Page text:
November 17 at 2:47 PM Follow @petulad
This year has been unlike any of the 14 in which Madeline Frucht Wilks has been seeing patients at La Clínica del Pueblo in Northwest Washington.
The number of undocumented children from Honduras, El Salvador and Guatemala who come to the small clinic has quadrupled. And the stories their bodies tell this doctor — of their perilous journey across the border, of the violence in their hometowns, of the attacks they endured on their way to the United States — are powerful and unforgettable.
Petula is a columnist for The Washington Post's local team who writes about homeless shelters, gun control, high heels, high school choirs, the politics of parenting, jails, abortion clinics, mayors, modern families, strip clubs and gas prices, among other things. View Archive
Wilks, 48, made her own journey this year that connected her irrevocably to an immigrant community she has spent her life serving. She, too, a prototype for the modern, American woman — petite, pragmatic, mother of two, half of a two-doctor power couple living in Bethesda — is part of the fabric of this country’s immigration story.
Wilks has a cousin who came to the United States as a child, alone, fleeing war and genocide at the hands of the Nazis. And she followed that cousin’s story all the way back to a chicken coop in Poland this summer.
“I have never felt like an immigrant before, but after this summer I came home connected to my patients on a different level,” she said. “I now see the wave of undocumented children crossing the border alone with a different lens. No parent would send a child alone if they were not fleeing desperate poverty and violence. A child leaves a family when there is no family left or when it is their best chance of survival. It is truly an act of desperation.”
At La Clínica in Columbia Heights, as with small clinics nationwide that serve mostly immigrant communities, some of the stories of the thousands of unaccompanied children who came across the border this year, fleeing violence in Central America, are told in their medical charts.
Wilks knows the swollen belly of a shy girl probably means she was raped while crossing the border. Or that dehydration, anemia and malnutrition track just how long and how far a child must have walked.
Her nurse, Leah Lujan, could see the gang violence that was part of a 17-year-old’s life in the bullet embedded in his arm.
Our region has absorbed one of the largest populations of the roughly 45,000 children who crossed the border alone and have been released to family members or other sponsors.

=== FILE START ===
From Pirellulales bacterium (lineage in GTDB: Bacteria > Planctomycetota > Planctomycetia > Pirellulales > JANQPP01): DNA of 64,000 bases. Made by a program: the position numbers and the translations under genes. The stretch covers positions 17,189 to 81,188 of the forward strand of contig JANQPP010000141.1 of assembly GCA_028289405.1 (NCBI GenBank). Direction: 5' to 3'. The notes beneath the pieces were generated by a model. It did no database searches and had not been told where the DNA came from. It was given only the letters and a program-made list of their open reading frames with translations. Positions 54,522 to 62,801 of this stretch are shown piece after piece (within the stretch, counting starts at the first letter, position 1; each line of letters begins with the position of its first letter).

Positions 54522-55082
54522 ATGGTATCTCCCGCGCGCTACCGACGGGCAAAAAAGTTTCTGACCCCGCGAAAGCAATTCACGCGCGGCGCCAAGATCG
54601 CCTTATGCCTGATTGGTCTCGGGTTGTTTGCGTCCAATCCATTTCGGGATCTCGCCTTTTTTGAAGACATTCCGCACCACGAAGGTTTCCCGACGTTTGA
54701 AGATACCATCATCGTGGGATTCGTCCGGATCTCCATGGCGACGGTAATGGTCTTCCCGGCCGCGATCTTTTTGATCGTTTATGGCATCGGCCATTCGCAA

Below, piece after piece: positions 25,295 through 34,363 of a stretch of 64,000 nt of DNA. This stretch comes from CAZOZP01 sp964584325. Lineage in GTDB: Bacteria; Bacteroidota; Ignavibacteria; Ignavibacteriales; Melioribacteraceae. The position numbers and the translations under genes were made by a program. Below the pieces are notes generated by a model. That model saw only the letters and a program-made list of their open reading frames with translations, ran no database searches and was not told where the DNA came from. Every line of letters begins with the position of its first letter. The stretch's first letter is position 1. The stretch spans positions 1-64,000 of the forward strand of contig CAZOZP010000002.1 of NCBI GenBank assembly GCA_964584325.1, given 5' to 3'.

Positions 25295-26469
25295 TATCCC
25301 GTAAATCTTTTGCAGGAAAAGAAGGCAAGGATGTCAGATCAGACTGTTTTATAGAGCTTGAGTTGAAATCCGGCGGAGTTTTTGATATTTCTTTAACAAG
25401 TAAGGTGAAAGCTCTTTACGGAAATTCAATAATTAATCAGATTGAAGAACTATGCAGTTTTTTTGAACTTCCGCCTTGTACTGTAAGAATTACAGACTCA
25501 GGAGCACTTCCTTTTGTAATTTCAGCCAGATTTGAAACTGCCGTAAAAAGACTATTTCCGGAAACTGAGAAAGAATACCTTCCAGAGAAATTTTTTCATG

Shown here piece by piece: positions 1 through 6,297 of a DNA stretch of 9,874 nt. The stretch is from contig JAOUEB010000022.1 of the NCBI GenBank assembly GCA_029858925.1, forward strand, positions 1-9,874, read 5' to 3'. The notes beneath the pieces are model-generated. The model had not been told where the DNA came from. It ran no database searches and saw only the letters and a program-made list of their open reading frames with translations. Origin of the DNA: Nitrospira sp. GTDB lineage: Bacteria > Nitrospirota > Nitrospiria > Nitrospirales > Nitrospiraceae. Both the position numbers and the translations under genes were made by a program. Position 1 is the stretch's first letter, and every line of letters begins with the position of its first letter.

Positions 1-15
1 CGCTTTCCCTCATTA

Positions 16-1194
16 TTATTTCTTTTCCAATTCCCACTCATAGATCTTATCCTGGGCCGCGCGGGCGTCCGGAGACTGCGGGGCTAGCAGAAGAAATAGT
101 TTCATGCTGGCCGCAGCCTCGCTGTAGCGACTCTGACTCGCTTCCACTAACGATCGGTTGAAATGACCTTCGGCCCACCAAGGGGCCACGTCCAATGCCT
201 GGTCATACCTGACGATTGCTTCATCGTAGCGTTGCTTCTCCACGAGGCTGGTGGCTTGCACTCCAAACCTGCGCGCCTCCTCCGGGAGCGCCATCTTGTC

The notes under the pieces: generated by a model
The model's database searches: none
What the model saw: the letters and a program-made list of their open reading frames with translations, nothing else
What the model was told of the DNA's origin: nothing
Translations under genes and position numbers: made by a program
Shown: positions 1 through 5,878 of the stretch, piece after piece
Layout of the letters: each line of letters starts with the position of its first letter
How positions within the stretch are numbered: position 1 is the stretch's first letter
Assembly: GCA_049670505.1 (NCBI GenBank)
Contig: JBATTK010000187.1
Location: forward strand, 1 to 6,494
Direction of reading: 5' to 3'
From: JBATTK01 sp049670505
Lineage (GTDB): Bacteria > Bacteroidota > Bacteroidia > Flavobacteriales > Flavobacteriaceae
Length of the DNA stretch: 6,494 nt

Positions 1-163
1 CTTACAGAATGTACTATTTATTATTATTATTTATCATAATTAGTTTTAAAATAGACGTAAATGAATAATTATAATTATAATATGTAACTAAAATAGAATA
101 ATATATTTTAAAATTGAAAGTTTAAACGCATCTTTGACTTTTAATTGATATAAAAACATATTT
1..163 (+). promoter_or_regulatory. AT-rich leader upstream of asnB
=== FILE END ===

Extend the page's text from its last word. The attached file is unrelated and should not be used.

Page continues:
From January to September, Virginia took in 3,319, Maryland became home to 3,301 and 309 unaccompanied children resettled in D.C., according to the federal Office of Refugee Resettlement.
Each of those children now faces a hearing on their fate. Those hearings, and the prospect of being sent back to Central America, loom large for some of Wilks’s patients.
The fear has turned one 17-year-old boy into a bedwetter who suffers from night terrors, she said, adding, “He is so afraid of being sent back.”
Meanwhile, protestors in Murietta, Calif., this summer blocked a bus filled with these children, waving signs at them that said, “Return to sender.”
Now, Wilks imagines what it would be like if those signs were waved at her cousin, the young girl who fled the Holocaust and who spent two years keeping silent in a chicken coop, hearing the boots of German soldiers at a training camp nearby, knowing most of her family had been slaughtered.
This week, President Obama is poised to defy conservatives in Congress by granting legal status to more than 6 million undocumented immigrants. Wilks will be among those cheering him on.
When Wilks visited Poland, she tracked down the family who hid her cousin in the chicken coop and a potato cellar.
No, her cousin’s suffering during the Holocaust cannot be equated to the frenetic gang and drug violence that kids from Honduras, El Salvador and Guatemala are fleeing, she said.
“But I see this is as a human rights issue,” she said.
Wilks heard the stories of how her cousin was mistreated in orphanages. And how she came to the United States frightened and alone. And the parallels were suddenly really intense.
Wilks was part of a ceremony in Poland, Yad Vashem, to honor the brave Polish officer who risked his life to hide her family members. And it got her thinking about her role as a doctor.
“Fortunately we don’t have to risk our lives to care for the children who have arrived alone at our borders and found their way into our community,” she said. “I do believe we have a moral obligation to care for them and help them recover from the trauma of their journeys. I know my story is not unique. It doesn’t take too much delving into family histories to remember that many of us are immigrants here.”
These children from Central America are here to find a new life, like generations of others before them.
Their broken bodies are telling their stories. And the country needs to listen.